Barry Rice

- doing science on a terrestrial planet -

Focusing on U. uniflora--a Butterfly Look Alike
(Carnivorous Plant Newsletter, 1994, 23:1, 11.)

I grow many Utricularia from around the world and of the small terrestrials my favourite is U. uniflora. It is easy to grow, requires little space and its flowers are lovely. Attached to the tip of a dark glossy scape, each blossom resembles a little butterfly gliding in the air.

Best of all, the flowers last several weeks. This article addresses U. uniflora's cultural requirements so you can grow it successfully, and its morphology so you can be certain of its identification if you believe you are growing it.

In describing U. uniflora we must be careful because several similar species are in cultivation: U. uniflora, U. monanthos, U. novae-zelandiae, and U. dichotoma. Over time these plants have become confused in collections. The introduction of interesting new forms of these plants, especially by Allen Lowrie and other explorers, may compound this confusion. I hope this article on U. uniflora will help decrease some of the bewilderment. In the future I'll provide details on how to distinguish among these other species, but until then and in difficult cases you can refer to Taylor's monograph. Much of the information in this article is drawn from that work. If you are baffled by my use of botanical terminology, refer to my earlier CPN article, Focusing on U. calycifida--a Variable Species.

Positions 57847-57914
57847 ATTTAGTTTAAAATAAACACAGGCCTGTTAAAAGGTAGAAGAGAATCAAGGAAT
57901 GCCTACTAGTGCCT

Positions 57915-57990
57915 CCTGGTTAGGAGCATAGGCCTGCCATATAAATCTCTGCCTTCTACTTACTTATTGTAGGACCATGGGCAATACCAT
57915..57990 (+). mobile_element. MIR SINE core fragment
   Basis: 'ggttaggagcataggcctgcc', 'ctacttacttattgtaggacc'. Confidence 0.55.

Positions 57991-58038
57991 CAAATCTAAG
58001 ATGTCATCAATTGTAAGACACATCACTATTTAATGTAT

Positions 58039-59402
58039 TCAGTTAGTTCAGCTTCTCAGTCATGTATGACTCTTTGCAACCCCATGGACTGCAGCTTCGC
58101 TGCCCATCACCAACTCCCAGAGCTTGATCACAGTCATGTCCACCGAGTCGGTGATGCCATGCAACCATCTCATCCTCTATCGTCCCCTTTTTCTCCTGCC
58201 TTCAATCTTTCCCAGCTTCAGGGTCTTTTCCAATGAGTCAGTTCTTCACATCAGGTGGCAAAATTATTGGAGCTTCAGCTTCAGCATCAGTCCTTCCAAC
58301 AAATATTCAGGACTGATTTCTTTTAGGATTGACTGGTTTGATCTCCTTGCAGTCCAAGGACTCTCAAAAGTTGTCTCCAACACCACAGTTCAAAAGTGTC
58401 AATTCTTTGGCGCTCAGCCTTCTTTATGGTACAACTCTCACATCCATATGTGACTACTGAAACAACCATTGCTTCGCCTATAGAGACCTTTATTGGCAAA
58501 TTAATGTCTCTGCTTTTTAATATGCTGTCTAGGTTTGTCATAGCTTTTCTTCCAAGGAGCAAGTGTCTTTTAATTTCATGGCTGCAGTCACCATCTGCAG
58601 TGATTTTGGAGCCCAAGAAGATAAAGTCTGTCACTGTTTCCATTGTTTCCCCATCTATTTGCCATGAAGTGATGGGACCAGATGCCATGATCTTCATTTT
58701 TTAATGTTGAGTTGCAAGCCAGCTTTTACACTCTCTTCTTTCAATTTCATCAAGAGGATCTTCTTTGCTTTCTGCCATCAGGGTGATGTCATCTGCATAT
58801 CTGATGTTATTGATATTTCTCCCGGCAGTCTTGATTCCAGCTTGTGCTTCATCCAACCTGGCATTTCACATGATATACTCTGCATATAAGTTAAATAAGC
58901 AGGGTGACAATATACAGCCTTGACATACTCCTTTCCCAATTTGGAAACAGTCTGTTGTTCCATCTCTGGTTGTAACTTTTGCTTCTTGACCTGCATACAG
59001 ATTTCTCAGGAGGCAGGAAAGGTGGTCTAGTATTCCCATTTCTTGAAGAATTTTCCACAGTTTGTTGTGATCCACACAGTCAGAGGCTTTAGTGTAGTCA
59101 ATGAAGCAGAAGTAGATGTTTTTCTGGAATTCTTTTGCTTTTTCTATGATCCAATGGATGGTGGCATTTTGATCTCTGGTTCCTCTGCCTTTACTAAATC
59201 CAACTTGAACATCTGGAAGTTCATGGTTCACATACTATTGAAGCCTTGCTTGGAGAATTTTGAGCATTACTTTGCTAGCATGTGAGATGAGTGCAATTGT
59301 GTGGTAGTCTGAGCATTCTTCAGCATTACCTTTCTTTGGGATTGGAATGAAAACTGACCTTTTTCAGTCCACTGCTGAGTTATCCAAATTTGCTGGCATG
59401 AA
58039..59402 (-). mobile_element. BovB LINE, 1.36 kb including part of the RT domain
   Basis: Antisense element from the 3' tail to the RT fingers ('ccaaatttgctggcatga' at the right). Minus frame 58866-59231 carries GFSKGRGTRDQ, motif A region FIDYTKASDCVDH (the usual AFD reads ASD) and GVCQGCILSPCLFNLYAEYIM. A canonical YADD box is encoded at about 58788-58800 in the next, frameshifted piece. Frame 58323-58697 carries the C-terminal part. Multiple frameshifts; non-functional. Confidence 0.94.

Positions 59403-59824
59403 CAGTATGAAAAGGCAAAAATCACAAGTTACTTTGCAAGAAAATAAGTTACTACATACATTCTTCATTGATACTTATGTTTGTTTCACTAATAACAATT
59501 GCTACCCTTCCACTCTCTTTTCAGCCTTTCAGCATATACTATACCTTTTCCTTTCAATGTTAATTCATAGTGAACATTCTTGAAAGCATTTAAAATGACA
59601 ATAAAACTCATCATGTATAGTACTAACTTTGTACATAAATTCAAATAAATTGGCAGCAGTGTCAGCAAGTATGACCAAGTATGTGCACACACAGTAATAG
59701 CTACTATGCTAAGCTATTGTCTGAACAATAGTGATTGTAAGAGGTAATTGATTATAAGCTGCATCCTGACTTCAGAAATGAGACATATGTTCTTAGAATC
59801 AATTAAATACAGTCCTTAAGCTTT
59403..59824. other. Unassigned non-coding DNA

U. uniflora is one of many species with small leaves that poke randomly out of the soil. The dark green leaf blades are round, elliptical, or obovate, 1-2 mm wide and 2-3 mm long. Each is flat or often slightly curled, and a single almost undetectable vein runs along its middle. Palid-green or white petioles connect the leaf blades to threadlike stolons 5-10 mm underground. Bladders are produced only from the subterrene network of stolons and are uncommon. The traps are small, 0.5-1.5 mm across, and are borne on delicate stalks about 1 mm long.

Flowering begins with the appearance of a single smooth peduncle about 0.5 mm thick and round in cross-section. The peduncle is lustrous olive-green or brown-green, and never bears scales or branches. The scape grows almost perfectly vertically as if guided by a plumb line and is topped by a little 1 mm ball--the embryonic flower. On the plants I have grown or seen, the growing scape always holds the spherical flower bud at its apex, like a seal balancing a beachball on its muzzle, until the peduncle reaches its maximum size of 8-20 cm (occasionally longer). The pedicel, round in cross section and like a smaller version of the peduncle, then elongates to 2-15 mm long. Meanwhile the flower bud swells in preparation for flowering. The scape is striking in its simplicity even at this stage before the flower opens. Usually several peduncles appear in succession, sparsely scattered in the pot.